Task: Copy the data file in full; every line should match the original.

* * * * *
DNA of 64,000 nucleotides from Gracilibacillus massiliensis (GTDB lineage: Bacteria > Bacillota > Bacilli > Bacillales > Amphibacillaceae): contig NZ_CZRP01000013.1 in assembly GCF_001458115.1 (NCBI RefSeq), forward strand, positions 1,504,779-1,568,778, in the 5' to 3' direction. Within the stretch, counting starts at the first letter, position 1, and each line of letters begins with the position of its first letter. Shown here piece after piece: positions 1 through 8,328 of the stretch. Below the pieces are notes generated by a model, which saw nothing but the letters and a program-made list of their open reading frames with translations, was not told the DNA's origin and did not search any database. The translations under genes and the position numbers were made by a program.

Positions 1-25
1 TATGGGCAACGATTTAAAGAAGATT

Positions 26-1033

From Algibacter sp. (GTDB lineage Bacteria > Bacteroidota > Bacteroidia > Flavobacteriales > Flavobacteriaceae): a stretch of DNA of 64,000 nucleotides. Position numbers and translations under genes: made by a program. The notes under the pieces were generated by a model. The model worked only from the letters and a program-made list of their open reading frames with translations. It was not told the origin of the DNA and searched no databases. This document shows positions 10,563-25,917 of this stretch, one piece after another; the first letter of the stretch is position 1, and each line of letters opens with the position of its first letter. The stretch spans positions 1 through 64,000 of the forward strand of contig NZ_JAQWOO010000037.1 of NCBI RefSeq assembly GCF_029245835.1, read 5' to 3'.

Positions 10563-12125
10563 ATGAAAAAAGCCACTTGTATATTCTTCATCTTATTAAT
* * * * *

DNA of 64,000 nucleotides from Gracilibacillus massiliensis (GTDB lineage: Bacteria > Bacillota > Bacilli > Bacillales > Amphibacillaceae): contig NZ_CZRP01000013.1 in assembly GCF_001458115.1 (NCBI RefSeq), forward strand, positions 1,504,779-1,568,778, in the 5' to 3' direction. Within the stretch, counting starts at the first letter, position 1, and each line of letters begins with the position of its first letter. Shown here piece after piece: positions 1 through 8,328 of the stretch. Below the pieces are notes generated by a model, which saw nothing but the letters and a program-made list of their open reading frames with translations, was not told the DNA's origin and did not search any database. The translations under genes and the position numbers were made by a program.

Positions 1-25
1 TATGGGCAACGATTTAAAGAAGATT

Positions 26-1033

From Algibacter sp. (GTDB lineage Bacteria > Bacteroidota > Bacteroidia > Flavobacteriales > Flavobacteriaceae): a stretch of DNA of 64,000 nucleotides. Position numbers and translations under genes: made by a program. The notes under the pieces were generated by a model. The model worked only from the letters and a program-made list of their open reading frames with translations. It was not told the origin of the DNA and searched no databases. This document shows positions 10,563-25,917 of this stretch, one piece after another; the first letter of the stretch is position 1, and each line of letters opens with the position of its first letter. The stretch spans positions 1 through 64,000 of the forward strand of contig NZ_JAQWOO010000037.1 of NCBI RefSeq assembly GCF_029245835.1, read 5' to 3'.

Positions 10563-12125
10563 ATGAAAAAAGCCACTTGTATATTCTTCATCTTATTAAT